Rescue teams in boats evacuated apartment residents near Birmingham, Alabama, on Tuesday after a rare flash flood emergency in portions of Jefferson and Shelby counties.
The alert came as powerful and deadly storms continued to cause damage across much of the South with more tornadoes, high winds and hail, in addition to the flooding.
At least three people have died in the severe weather – two in Georgia and one in Tennessee.
More than 200,000 homes and businesses from Texas across the Deep South and into Virginia were without electricity Wednesday morning, according to poweroutage.us. More than 138,000 of those were in Alabama and Mississippi.
Storms are expected to linger along the East Coast on Wednesday.
The National Weather Service office in Birmingham said radar estimates indicated 5 to 7 inches of rain fell across parts of Jefferson and Shelby counties on Tuesday.
Heavy rains pushed Shades Creek out of its banks Tuesday afternoon and into first-floor apartments at the Crescent at Lakeshore apartment complex in Homewood, about 5 miles south of Birmingham.
The Homewood Fire Department told WBMA-TV that 20 people were rescued from the complex.
Tuesday night, teams from the fire department and Homewood Police Department helped residents of the Rue Maison Apartments evacuate when that complex flooded.
James Coker, emergency management director for Jefferson County, told The Weather Channel that flooding was ongoing in several areas and there were numerous reports of swift-water rescues.
"Pick a direction, go in that direction, you’ll find flooding," Coker said. "We’ve had an incredible amount of rain across the county. There’s really no area of the county that has not experienced it. We’ve had several inches of rain and expect more rain before the event is over."
Water got into the first floor of Mountain Brook Junior High School on the southeast side of Birmingham, WBRC-TV reported.
Many streets in Birmingham were impassable because of high water.
In Mississippi, at least one tornado caused damage Tuesday near the capital city of Jackson.
Trees fell onto homes and into roads across Jackson. Power was knocked out for thousands of customers.
A home in the Laurelwood subdivision in neighboring Flowood took a direct hit from a tree in the front yard, WAPT-TV reported. No one was home when the tree fell.
The Hinds County Sheriff's Office said there were also reports of flooding in the Presidential Hills neighborhood in Jackson, according to WAPT.
Multiple trees, power lines and traffic lights were reported damaged or downed by strong winds from Tuesday's line of strong thunderstorms.
In nearby Clinton, Public Information Officer Mark Jones told the Clarion-Ledger trees were blocking several roadways and the storm had damaged power lines and traffic lights in several areas.
Officials in Yazoo and Warren counties also reported downed trees, some of them on houses and others blocking roads, WAPT said.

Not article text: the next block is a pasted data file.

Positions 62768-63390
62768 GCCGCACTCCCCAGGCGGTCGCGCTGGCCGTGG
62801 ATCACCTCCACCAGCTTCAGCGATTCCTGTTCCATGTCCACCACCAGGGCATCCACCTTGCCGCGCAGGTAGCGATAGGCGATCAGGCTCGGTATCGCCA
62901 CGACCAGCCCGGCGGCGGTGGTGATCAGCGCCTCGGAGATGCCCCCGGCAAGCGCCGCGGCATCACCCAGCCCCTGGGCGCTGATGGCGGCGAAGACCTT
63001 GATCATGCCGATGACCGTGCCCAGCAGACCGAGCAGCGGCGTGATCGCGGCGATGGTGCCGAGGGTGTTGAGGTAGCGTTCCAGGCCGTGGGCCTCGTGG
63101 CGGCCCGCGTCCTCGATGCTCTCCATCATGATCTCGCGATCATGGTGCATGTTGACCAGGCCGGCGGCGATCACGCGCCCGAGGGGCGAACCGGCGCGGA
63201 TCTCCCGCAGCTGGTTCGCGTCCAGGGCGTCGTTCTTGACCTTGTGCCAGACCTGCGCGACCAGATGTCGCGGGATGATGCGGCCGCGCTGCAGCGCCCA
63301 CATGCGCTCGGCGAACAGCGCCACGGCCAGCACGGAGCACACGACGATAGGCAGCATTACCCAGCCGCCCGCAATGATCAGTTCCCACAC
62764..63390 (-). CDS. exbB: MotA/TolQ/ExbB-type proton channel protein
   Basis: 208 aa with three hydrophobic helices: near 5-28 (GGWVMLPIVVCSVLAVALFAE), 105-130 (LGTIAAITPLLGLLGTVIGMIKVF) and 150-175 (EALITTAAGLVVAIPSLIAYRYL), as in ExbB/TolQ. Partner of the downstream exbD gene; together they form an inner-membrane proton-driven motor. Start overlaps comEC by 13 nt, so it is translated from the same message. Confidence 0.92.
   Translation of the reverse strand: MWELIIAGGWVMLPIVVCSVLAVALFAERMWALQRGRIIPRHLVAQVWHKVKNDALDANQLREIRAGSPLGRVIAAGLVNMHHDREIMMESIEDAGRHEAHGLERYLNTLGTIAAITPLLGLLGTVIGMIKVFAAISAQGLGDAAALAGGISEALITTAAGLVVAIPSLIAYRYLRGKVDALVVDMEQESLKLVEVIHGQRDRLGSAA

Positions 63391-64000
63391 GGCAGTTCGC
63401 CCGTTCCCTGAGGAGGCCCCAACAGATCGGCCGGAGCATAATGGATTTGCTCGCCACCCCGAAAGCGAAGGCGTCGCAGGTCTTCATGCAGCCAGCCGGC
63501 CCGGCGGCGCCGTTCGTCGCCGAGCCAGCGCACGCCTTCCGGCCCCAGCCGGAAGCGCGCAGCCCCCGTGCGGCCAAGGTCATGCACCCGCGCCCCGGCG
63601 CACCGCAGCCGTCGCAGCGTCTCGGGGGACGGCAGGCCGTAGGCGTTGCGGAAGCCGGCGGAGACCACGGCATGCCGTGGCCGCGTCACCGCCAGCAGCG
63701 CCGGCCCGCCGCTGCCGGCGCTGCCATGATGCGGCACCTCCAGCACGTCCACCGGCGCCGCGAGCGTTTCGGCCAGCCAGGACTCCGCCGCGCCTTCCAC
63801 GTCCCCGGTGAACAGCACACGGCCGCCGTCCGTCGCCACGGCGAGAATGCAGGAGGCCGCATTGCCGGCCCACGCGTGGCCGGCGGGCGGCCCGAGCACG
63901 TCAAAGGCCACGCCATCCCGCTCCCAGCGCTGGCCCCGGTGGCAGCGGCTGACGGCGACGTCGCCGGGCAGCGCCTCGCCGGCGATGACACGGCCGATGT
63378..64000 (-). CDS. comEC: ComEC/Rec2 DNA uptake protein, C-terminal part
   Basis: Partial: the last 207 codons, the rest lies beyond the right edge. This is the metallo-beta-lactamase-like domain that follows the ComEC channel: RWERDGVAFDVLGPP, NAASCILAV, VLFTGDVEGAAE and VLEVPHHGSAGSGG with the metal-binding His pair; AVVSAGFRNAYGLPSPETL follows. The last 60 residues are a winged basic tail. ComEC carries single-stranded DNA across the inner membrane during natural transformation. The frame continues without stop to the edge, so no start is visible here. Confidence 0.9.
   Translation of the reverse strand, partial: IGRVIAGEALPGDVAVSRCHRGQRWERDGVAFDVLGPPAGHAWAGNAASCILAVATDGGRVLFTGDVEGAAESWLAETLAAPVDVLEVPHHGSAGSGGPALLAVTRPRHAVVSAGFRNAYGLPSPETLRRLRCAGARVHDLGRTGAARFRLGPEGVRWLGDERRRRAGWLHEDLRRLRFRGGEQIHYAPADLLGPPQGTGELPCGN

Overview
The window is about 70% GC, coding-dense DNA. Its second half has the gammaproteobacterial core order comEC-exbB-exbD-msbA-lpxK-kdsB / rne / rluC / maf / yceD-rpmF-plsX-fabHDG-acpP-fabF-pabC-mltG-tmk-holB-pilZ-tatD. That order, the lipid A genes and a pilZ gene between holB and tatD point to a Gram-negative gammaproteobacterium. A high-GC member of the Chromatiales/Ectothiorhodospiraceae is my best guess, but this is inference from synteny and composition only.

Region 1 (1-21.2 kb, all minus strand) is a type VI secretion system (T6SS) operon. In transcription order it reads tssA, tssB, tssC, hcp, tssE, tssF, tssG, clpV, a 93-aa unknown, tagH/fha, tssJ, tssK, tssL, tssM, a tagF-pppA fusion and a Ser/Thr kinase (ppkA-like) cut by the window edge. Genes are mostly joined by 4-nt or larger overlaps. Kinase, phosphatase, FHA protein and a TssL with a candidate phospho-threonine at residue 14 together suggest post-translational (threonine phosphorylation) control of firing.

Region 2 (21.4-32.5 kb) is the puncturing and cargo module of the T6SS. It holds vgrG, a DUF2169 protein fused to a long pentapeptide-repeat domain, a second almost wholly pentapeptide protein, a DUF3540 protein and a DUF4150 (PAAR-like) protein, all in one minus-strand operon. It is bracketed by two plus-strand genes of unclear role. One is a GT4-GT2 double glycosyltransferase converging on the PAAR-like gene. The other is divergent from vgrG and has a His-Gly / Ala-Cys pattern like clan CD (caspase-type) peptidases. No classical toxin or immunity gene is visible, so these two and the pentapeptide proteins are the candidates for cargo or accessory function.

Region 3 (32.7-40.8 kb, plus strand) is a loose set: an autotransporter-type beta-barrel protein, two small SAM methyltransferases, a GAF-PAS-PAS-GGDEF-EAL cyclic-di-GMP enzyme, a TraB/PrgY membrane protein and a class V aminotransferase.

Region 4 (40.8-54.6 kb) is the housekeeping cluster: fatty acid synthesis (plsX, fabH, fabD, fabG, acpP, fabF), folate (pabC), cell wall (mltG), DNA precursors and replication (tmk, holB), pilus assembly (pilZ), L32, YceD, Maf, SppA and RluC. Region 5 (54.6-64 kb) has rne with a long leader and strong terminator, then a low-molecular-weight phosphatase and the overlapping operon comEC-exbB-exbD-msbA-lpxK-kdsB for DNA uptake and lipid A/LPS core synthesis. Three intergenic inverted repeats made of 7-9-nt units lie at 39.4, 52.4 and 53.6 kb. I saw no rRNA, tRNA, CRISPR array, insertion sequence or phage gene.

Warren County emergency management agency officials said trees fell on at least seven homes in Vicksburg, according to the Clarion-Ledger.
At least 10 tornadoes were reported across 11 counties in Tennessee on Tuesday morning, according to Krissy Hurley, the warning coordinator for the NWS in Nashville.
"Most of the damage and/or pictures we have seen has been in the EF0 realm of things, but we’re still investigating," Hurley told WKRN-TV. "It will take us several days to develop survey details as well as specific maps since many of these tornadoes were embedded within straight-line wind damage as well."
A 49-year-old woman was killed when high winds blew a tree onto her mobile home in Dresden, Ray Wiggington, the director of Weakley County Emergency Management, said, according to WVLT-TV.
Officials in Sevier County said the storms flooded multiple roads there, WVLT reported.
Officials in Hickman County declared a state of emergency because of extensive damage from a tornado that touched down in Clinton early Tuesday, KFVS-TV reported.
The NWS office in Paducah said an EF1 tornado struck at 3:39 a.m.
“A lot of power lines down, a lot of trees down,” Hickman County Emergency Management Director Justin Jackson told KFVS. “Then we started getting a lot of reports of different structures had been damaged.”
Jackson said in addition to homes, pole barns and farm equipment were damaged in the storm.
The Graves County Sheriff’s Office said the worst of the storm damage was in an area of Lynville, south and across the Kentucky and Tennessee state line.
The NWS office in Wakefield, Virginia, confirmed on Tuesday that an EF2 tornado tracked across Northumberland County near Callao on Monday.
Neada Corbin's home was destroyed in the storm. About a dozen houses were damaged in the tornado.
“Henry called me and said, ‘Momma, where are you?’ He was all excited. ... He said, ‘A tornado came through here,'" Corbin told WWBT-TV.
"I said, ‘Really?’ He said, ‘Uh, your house is gone.’ I said, ‘You better stop playing. Don’t be saying that. Don’t say that.’ He said, ‘Mom, I’m not playing. Your house is gone.’ I said, ‘Oh, OK. My house is gone.'"
On Tuesday, Corbin, 65, rummaged through the debris that had been her home for 40 years. She said she has lost everything that was inside the home.
“I cried on my way home from Tappahannock,” said Corbin, who was shopping there when the storm hit. “I got myself together and it’s OK. I got all my friends here and you know, God has a plan and it’s OK.”